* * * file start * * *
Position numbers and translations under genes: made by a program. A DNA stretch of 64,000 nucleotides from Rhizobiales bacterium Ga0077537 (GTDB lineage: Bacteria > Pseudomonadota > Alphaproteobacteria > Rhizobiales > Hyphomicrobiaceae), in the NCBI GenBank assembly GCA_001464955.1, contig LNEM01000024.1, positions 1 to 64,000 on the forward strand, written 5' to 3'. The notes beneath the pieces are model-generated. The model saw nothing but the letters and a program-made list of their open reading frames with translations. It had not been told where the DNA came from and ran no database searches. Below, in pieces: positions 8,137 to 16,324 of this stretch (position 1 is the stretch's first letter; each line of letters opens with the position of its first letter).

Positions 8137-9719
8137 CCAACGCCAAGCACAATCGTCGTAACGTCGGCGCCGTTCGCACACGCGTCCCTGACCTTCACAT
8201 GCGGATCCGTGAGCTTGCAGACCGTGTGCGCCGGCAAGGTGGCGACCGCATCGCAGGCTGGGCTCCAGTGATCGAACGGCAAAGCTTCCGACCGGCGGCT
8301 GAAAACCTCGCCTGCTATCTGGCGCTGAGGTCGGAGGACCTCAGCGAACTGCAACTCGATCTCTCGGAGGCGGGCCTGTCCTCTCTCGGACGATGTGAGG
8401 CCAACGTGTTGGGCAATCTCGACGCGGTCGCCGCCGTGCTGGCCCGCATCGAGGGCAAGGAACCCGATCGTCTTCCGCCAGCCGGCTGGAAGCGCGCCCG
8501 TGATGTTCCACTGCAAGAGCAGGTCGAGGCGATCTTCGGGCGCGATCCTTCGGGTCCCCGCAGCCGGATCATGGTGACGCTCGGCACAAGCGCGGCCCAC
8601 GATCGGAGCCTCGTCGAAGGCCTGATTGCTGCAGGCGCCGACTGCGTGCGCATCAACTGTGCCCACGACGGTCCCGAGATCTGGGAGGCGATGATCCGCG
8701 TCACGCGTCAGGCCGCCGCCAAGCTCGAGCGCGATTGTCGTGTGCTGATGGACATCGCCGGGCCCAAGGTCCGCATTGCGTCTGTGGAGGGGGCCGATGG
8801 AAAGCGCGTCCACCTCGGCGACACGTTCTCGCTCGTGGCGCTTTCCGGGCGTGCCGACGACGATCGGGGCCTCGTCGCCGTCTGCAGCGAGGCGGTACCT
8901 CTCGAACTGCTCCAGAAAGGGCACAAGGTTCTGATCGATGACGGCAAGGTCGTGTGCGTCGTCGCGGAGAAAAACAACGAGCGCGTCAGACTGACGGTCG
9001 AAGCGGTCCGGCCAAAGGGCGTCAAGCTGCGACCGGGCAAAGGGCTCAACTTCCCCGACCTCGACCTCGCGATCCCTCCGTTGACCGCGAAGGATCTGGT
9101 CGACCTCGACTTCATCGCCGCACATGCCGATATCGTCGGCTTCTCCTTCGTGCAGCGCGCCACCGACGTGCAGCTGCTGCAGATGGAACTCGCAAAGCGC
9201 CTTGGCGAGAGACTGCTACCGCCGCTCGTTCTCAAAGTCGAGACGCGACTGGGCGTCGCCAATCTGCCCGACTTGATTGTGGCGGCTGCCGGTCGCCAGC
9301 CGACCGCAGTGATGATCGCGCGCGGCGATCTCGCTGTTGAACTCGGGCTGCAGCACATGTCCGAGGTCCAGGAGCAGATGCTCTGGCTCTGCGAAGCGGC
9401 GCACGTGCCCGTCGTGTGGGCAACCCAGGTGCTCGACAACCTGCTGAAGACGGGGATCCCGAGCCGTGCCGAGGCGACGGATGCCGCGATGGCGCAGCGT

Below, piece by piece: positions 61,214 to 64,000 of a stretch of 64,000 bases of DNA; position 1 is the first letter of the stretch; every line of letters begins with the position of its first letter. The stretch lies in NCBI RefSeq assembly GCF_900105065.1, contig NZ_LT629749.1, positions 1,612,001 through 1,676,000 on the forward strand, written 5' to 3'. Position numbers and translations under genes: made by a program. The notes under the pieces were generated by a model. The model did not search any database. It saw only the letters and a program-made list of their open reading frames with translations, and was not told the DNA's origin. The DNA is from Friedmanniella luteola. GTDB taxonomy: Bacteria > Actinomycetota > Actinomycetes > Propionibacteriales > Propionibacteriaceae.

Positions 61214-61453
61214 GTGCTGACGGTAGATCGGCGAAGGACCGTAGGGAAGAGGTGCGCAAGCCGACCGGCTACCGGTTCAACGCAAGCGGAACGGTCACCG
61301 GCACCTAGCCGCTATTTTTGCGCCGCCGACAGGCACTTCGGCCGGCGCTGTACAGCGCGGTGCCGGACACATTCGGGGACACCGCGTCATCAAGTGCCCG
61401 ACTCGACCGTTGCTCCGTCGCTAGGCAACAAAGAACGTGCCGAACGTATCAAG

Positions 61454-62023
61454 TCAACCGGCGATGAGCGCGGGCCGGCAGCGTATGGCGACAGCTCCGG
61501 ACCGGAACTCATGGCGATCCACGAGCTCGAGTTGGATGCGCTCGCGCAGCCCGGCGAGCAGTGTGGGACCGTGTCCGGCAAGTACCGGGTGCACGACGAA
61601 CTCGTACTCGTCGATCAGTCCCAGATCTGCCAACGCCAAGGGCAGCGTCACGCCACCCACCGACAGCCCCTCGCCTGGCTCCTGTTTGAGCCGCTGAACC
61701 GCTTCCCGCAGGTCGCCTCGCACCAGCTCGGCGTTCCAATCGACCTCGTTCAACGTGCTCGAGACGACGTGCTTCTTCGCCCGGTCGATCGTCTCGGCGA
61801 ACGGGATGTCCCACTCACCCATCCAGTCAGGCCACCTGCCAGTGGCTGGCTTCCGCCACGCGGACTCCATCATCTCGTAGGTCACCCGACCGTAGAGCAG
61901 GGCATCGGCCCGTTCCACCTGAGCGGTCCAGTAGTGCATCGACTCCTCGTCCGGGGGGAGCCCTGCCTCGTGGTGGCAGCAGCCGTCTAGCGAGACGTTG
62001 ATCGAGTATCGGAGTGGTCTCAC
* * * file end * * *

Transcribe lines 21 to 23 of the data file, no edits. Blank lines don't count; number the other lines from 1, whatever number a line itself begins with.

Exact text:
61401 ACTCGACCGTTGCTCCGTCGCTAGGCAACAAAGAACGTGCCGAACGTATCAAG

Positions 61454-62023
61454 TCAACCGGCGATGAGCGCGGGCCGGCAGCGTATGGCGACAGCTCCGG